President Obama and Democratic strategists have tried a variety of techniques to stop the apparent Republican surge in this fall's campaigns. They attempted to make House Minority Leader John Boehner the scary symbol of obstructionism as the next speaker of the House if the GOP takes control. But few voters paid attention. Obama warned that the GOP has no new ideas for solving the nation's problems. But voters tuned him out. For a while, Tea Party conservatives were the target as examples of right-wing extremism. But these attacks failed to slow GOP momentum. Polls indicate that the Democrats are on the verge of losing their majority in the House and possibly in the Senate in the midterm elections on November 2.
As a result, Obama and the Democratic National Committee have turned to the only strategy they have left—trying to rev up the party's base and get as many Democrats to the polls as possible through tactics of attack and alarm.
One target is the U.S. Chamber of Commerce, a nemesis of the left that is spending vast amounts of money to push the Democrats from power. The battle with the chamber heated up this week as Obama and his allies questioned whether the business group was using foreign money to wage war on the Democrats. White House officials offered no proof, and chamber spokesmen said the allegation was false. Chamber leaders went on to defend their political campaign as a legitimate effort to represent business in public debate. Other targets are Karl Rove and Ed Gillespie, prominent GOP strategists who were senior White House advisers to President George W. Bush. Many Democrats see them as behind-the-scenes manipulators trying to hurt Obama and his party with their own fund-raising efforts.
But Gillespie told me that Obama won't get traction with such attacks. "Most people in America don't think of the Chamber of Commerce as a place on H Street in Washington but as a place on Main Street in their hometown," he says. He adds that he and Rove may stir up the left but that what's bothering most Americans, including independent swing voters who could decide many races, is the economy, especially unemployment. And it's very possible that the Democratic attacks on the left's bugaboos will have little resonance with everyday people who are worried about their financial future and who oppose the status quo.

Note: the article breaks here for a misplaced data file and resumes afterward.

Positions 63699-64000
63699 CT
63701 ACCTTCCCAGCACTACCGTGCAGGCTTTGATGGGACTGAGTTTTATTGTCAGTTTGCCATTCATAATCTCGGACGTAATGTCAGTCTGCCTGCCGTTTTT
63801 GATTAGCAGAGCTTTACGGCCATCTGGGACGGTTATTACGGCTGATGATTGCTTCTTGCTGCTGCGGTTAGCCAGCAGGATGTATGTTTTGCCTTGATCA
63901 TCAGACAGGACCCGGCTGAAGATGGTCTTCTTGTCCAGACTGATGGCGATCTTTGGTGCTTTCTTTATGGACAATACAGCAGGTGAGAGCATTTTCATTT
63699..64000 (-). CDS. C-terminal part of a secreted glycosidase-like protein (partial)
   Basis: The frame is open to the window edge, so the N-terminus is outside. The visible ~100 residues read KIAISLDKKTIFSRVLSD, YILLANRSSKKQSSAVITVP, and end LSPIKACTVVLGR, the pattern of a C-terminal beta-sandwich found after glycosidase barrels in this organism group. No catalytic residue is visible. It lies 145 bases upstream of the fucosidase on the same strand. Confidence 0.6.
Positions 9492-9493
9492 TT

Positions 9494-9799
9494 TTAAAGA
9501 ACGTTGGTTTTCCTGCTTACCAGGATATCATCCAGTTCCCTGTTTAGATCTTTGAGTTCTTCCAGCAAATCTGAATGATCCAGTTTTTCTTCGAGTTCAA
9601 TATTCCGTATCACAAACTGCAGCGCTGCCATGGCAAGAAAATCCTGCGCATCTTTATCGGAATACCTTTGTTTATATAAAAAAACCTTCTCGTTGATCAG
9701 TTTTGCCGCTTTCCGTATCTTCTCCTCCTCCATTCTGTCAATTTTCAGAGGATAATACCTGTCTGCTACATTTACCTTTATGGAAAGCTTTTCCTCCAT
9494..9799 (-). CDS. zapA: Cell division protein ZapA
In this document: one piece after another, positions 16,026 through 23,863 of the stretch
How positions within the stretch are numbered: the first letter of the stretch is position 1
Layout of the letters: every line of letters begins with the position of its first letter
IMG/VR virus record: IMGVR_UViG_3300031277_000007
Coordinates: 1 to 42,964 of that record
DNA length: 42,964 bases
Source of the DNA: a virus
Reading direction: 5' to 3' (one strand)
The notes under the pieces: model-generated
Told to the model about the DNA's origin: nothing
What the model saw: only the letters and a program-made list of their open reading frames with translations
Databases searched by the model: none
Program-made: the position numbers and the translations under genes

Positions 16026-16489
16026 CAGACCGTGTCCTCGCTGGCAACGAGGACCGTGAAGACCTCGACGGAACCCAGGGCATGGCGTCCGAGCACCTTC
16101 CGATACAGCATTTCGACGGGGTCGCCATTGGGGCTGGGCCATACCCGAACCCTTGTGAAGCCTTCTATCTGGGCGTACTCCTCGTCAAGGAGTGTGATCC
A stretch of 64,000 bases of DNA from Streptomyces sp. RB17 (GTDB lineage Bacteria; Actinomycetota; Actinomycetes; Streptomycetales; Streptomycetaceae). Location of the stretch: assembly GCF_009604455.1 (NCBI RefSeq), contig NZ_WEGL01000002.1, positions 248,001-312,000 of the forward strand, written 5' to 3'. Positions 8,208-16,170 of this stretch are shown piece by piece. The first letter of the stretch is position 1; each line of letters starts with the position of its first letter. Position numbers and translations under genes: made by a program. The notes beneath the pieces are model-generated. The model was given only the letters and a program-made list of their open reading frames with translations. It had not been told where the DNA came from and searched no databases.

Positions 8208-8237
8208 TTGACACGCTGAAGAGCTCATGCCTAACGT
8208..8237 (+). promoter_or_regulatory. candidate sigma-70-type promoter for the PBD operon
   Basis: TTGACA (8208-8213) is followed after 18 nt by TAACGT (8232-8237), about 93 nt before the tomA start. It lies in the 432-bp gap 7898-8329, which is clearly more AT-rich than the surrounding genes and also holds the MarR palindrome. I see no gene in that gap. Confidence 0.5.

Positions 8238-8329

But Obama and the Democrats are forging ahead with their campaign to generate turnout in the Democratic base. The president is campaigning as much as possible among young people, African-Americans, and urban voters, all of whom gave him strong support in 2008. He appeared this week before an enthusiastic audience at George Washington University, and he has scheduled a number of rallies, including one in Las Vegas on October 22. The DNC is planning a special effort to turn out black voters and has increased its budget for that purpose from $2 million to $3 million, mostly for ads on radio, online, in print, and on television.
"It's going to be all hands on deck, seven days a week," right through Election Day, says DNC spokesman Brad Woodhouse. The goal is to convince Democrats that Obama needs as much Democratic support in Congress as he can get, and that Republican gains would set the country back. "This election is important to the president and his success," Woodhouse says.
Obama has been blunt in making his appeal. Before a mostly black audience in Philadelphia on October 10, he said: "I'm back here two years later because our job is not yet done and the success of our mission is at stake right now. On November 2nd, I need you as fired up as you were in 2008, because we've got a lot of work ahead of us. . . . Of course people are frustrated. Of course people are impatient with the pace of change. And believe me, so am I. . . . No matter how angry you get, no matter how frustrated you are, the other side has decided to ride that frustration and anger without offering any solutions."
The White House apparently is gambling that the November elections will be a battle of the bases—hard-core conservatives versus hard-core liberals—with most other Americans sitting on the sidelines. If that's the case, going with the current strategy of trying to energize Democrats makes sense. But there is a danger. If the attacks on the chamber and other Democratic villains seem like inside-Washington game-playing that is irrelevant to most people's concerns, such as unemployment, then Obama might seem out of touch and the Democrats will probably suffer big losses across the country.